Not Even An All-Star Cast Can Save David O. Russell’s Amsterdam: Review

David O. Russell's attempt at a story centered on kindness feels deeply insincere

david o russell amsterdam film first look release date

The Pitch: On paper, Amsterdam reads like a star-studded, can’t-miss fall feature: Christian Bale, John David Washington, and Margot Robbie play a tight-knit trio bonded by the traumas of World War I, tasked with solving a crime involving a character brought to life by the one and only Taylor Swift and encountering heavy-hitters like Chris Rock, Robert De Niro, Anya Taylor-Joy, and Rami Malek along the way. What could go wrong?

Antagonistic director David O. Russell‘s latest, which wants desperately to be Wes Anderson’s Knives Out, is predicated on one crucial truth — the idea that kindness will always win. Even if the film hadn’t been helmed by someone with a history of allegations of abusive set conditions and assault, the somewhat twisty conspiracy tale doesn’t stick the landing. With this sometimes lovely house of cards, all it takes is a heavy sigh to bring it all crumbling down.

Things begin when altruistic Dr. Burt Berendson (Bale) is sent to fight in the Great War by his in-laws, hoping to rid their Upper West Side family of a lower-class man — particularly one of half-Jewish descent. It’s there that the good doctor meets Harold Woodsman (Washington, charming even in a flimsily-written role):  Berendson is willing to lead an army of Black soldiers, a rarity at the time, and he and Woodsman create a pact to protect each other.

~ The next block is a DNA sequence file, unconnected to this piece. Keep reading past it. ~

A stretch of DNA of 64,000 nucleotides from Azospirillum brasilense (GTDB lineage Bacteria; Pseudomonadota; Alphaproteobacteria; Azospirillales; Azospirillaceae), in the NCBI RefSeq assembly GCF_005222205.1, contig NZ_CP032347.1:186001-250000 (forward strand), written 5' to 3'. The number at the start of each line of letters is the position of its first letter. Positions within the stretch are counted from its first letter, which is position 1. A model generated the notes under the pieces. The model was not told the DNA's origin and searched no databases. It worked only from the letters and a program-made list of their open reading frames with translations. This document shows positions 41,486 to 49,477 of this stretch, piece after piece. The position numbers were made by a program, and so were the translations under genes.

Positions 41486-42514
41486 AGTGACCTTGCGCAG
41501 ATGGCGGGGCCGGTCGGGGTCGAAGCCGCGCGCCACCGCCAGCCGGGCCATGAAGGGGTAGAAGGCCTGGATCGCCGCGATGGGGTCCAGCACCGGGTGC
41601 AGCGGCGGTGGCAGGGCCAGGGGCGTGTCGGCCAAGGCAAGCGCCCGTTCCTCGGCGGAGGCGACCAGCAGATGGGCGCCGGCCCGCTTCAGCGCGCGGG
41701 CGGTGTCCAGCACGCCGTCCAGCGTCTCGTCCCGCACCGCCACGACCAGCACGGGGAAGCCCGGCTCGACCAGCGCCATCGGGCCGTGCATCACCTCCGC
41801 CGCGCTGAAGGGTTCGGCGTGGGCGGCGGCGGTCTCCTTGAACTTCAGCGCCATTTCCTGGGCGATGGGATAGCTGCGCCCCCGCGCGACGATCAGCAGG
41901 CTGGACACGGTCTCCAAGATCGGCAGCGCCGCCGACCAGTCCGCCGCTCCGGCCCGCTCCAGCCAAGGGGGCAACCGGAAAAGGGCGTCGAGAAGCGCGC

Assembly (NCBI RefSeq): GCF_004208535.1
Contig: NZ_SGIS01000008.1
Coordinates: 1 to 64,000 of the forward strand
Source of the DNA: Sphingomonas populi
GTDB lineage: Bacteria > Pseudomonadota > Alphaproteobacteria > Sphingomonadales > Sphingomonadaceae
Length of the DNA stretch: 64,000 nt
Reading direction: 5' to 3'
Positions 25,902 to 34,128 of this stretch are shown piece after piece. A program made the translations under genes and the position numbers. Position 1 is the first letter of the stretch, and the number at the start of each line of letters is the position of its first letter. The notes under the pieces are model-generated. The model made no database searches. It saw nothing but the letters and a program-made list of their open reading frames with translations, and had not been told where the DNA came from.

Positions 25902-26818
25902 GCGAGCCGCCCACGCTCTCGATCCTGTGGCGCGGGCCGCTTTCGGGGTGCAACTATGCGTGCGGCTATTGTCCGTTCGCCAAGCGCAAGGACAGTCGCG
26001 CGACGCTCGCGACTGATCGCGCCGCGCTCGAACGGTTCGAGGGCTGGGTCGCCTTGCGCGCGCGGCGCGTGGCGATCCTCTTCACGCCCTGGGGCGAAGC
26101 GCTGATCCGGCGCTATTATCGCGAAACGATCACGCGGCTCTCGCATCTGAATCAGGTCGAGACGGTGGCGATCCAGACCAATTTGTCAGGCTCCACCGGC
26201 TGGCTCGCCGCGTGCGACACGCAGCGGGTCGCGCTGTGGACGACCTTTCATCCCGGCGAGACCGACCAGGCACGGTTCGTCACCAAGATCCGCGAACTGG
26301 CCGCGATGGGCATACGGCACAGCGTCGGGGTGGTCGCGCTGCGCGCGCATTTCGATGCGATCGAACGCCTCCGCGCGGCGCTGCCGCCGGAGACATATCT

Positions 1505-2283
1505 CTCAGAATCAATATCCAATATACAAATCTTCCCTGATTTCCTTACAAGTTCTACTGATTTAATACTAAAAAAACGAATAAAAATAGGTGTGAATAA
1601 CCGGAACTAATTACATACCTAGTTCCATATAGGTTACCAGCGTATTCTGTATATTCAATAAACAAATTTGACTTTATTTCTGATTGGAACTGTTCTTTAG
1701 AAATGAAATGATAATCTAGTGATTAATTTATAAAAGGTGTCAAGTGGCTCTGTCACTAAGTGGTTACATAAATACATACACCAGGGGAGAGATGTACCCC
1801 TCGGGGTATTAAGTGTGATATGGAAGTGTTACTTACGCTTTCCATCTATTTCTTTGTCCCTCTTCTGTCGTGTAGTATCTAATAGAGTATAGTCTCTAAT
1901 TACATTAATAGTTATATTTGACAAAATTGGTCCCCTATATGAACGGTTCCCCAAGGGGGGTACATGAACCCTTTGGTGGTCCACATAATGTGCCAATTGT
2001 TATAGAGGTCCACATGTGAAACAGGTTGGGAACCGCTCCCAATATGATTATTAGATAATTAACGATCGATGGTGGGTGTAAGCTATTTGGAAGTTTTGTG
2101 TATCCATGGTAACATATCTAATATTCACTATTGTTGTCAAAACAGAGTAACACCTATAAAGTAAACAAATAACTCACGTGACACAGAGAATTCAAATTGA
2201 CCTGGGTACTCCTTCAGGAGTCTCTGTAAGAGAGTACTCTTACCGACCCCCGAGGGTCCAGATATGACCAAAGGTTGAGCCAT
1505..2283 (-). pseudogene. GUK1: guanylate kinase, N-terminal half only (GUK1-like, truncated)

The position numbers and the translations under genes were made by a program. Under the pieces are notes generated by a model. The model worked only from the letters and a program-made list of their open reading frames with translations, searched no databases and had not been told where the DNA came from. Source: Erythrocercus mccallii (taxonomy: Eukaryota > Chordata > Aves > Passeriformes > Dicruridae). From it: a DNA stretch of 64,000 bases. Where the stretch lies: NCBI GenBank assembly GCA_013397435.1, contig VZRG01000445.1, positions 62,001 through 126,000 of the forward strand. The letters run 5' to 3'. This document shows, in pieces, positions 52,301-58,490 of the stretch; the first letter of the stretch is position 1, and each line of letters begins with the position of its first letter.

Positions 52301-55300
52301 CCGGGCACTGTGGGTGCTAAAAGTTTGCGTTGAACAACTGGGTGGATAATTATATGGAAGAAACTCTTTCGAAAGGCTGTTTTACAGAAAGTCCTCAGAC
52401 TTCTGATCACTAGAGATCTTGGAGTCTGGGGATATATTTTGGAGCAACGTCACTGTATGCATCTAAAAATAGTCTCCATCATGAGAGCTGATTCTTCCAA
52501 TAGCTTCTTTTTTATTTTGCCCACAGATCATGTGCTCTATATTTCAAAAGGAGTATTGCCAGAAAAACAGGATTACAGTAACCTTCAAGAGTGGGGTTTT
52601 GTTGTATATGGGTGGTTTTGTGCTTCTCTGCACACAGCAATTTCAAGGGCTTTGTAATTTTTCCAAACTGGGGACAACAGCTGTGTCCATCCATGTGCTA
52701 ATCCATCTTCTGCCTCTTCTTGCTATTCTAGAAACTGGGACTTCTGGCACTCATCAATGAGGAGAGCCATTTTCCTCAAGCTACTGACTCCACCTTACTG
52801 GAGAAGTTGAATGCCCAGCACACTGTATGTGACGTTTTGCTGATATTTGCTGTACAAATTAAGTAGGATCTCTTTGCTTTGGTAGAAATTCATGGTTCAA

Shortly thereafter, they’re joined by Valerie Voze (Robbie), a “beautiful, crazy” nurse, and many years later, after the trio is pulled into the orbit of a crime, things rapidly spiral out of control for Burt, Harold, and Valerie.

Three’s Company: Margot Robbie, a tremendously talented actress, feels trapped within the confines of the 1930s equivalent of a Manic Pixie Dream Girl as Valerie Voze. She’s an artist who designs playfully macabre creations from the shrapnel pulled from the bodies of soldiers; she demands “beautiful things” in exchange for the truth; she lives in a loft with an indoor swing, and carries around an analog camera. It’s as if the film dared to ask, what if John Green’s Alaska Young or Margo Roth Spiegelman were in a screwball, murder mystery instead? Yes, of course she speaks French, what a silly question! She’s a woman who smokes a pipe.

Furthermore, it’s disappointing that two people as charming and gorgeous as Robbie and Washington lack the kind of chemistry that could’ve made the film truly shine. The best moments are when Bale is in the mix and the three operate as a trio — and while Bale’s veterans-focused Dr. Berendson is likable and incredibly sympathetic, his infallible nature almost skews into unimpeachable, sacrosanct territory.

amsterdam review david o russell
Amsterdam (20th Century Studios)

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